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The Beatles are each set to have their own movie.

"I'm honored to be telling the story of the greatest rock band of all time, and excited to challenge the notion of what constitutes a trip to the movies," Mendes, director of American Beauty, Spectre, 1917 and Road to Perdition, said in a statement.

Find out everything to know about the upcoming Beatles movies and when you can expect to see them.

According to a statement from Sony Pictures, Mendes' Beatles movies will each tell the band's story from their respective members' point of view, eventually intersecting to "tell the astonishing story of the greatest band in history."

The movies will follow the band from its creation to their 1970 split, and McCartney, Starr and the survivors and estates of Lennon and Harrison have given Mendes and producers their blessing and full rights to their music and life stories for each film.

"We intend this to be a uniquely thrilling, and epic cinematic experience: four films, told from four different perspectives which tell a single story about the most celebrated band of all time," producer Pippa Harris said in a statement. "To have The Beatles’ and Apple Corps’ blessing to do this is an im details

After the Bee Gees made the Sgt. Pepper's Lonely Hearts Club Band film in 1978, George Harrison branded them and their manager Robert Stigwood as "greedy". Picture: Getty

George Harrison was always regarded as the mystic, mellow member of The Beatles.

But George Harrison also had his moments, where he'd exhibit his tongue was sharper than his fellow outspoken former bandmate John Lennon.

There was one instance where he didn't hold back, in a 1979 interview with Rolling Stone magazine.

For the most part of the decade since The Beatles called it a day, George would seldom partake in interviews, due to his disinterest in discussing his life and work with the media.

He changed tack slightly ahead of his 1979 self-titled album, in a conversation which spanned his new music, nostalgia for his former band, and his reactions to the Sgt. Pepper's Lonely Hearts Club Band film which had opened in London that week.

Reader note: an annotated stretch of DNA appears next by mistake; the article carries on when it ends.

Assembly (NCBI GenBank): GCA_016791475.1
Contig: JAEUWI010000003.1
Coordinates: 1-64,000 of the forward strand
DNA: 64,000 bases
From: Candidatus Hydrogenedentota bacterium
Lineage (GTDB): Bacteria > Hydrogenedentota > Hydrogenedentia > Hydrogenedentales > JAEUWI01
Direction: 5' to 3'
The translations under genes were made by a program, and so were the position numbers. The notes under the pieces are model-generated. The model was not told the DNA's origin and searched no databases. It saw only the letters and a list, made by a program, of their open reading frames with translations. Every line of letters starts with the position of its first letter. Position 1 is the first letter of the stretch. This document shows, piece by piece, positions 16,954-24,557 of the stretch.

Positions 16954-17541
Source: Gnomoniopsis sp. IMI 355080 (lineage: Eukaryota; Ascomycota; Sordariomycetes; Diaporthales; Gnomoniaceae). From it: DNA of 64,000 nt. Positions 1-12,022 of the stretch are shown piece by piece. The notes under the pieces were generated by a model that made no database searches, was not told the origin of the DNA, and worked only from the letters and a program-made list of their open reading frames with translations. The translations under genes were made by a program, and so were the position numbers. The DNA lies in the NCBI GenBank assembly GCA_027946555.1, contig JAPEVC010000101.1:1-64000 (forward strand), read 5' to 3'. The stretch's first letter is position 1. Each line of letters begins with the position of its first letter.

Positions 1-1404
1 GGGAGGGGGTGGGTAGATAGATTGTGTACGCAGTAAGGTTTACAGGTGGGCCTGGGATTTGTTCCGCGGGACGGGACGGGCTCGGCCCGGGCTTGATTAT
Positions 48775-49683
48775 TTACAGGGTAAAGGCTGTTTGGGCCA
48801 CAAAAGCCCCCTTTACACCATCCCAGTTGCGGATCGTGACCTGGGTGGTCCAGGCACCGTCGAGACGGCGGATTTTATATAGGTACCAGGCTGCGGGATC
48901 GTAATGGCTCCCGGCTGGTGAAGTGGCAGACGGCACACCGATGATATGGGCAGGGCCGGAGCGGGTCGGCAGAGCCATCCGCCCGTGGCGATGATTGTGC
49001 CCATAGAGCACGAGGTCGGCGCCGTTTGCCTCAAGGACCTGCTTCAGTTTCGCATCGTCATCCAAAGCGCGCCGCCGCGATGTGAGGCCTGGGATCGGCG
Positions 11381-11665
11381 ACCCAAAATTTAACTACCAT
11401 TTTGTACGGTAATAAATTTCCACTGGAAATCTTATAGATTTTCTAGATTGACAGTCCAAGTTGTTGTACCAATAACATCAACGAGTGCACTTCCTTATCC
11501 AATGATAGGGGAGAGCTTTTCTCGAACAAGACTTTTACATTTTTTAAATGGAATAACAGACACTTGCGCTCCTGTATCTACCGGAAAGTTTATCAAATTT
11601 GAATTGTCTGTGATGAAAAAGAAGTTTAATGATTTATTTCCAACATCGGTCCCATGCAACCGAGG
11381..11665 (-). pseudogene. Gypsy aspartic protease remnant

Source: Thomas Curtis-Horsfall/



The 1969 Beatles album Abbey Road is famous for many things: the cover photo of The Beatles on the zebra crossing walking away from the studio, the fact that it was the last album they recorded, and because it was the first time the band had ever used a synthesiser.

What is less well known is how various members of The Beatles embraced the synth during the Abbey Road sessions, and how one of its key sonic features might well have contributed to the demise of the band.

There are slightly differing accounts as to how the modular Moog 3 arrived at Abbey Road. According to Geoff Emerick, Moog had given a demo of the synth at EMI Studios some months before the recording of Abbey Road, and the band were impressed enough to use the synth.

No one had seen synthesisers. This was the very first time, and it took up a whole room.

And in a recent McCartney: A Life in Lyrics podcast, Paul seemed to back this version of events up, saying that his recording of the track Maxwell’s Silver Hammer on the Abbey Road album "coincided with the visit of Robert Moog, the inventor for the synthesiser. No one had seen synthesisers. This was the very first time, and it took up a whole room.

Source: Andy Jone details

Paul McCartney was the lucky recipient of some incredible generosity from Cathy Guest, who recently returned the music legend's stolen electric bass guitar after more than half a century, and now she's crossing her fingers for some compensation.

The East Sussex resident discovered the Höfner 500/1 Violin Bass in her attic following the death of her husband Hadyn, who'd apparently got it off his brother Graham. McCartney, who changed the course of music history forever with The Beatles, first purchased the instrument in Hamburg back in 1961 before it was robbed from a van and sold to a pub landlord 11 years later.

In conversation with The Sun, Guest herself revealed that she snuck a letter into the guitar case for McCartney to read, detailing her financial situation as she supports two children still in education.

"My husband inherited it when another family member died and he'd had if for years," she told the publication. "He had no idea where it came from. He was a keen musician and used to play all the guitars at home, including Paul's bass. We both loved music and I still go to gigs every weekend.



Today, Sony Pictures Entertainment (SPE), Sam Mendes, and Neal Street Productions announced a groundbreaking creative endeavor to tell the story of The Beatles with four distinct theatrical feature films. The project marks the first time Apple Corps Ltd. and The Beatles – Paul McCartney, Ringo Starr, and the families of John Lennon and George Harrison – have granted full life story and music rights for a scripted film.

As conceived by Mendes, who will direct, the four theatrical feature films – one from each band member’s point-of-view – will intersect to tell the astonishing story of the greatest band in history.

SPE will finance and distribute worldwide with full theatrical windows in 2027. The dating cadence of the films, the details of which will be shared closer to release, will be innovative and groundbreaking.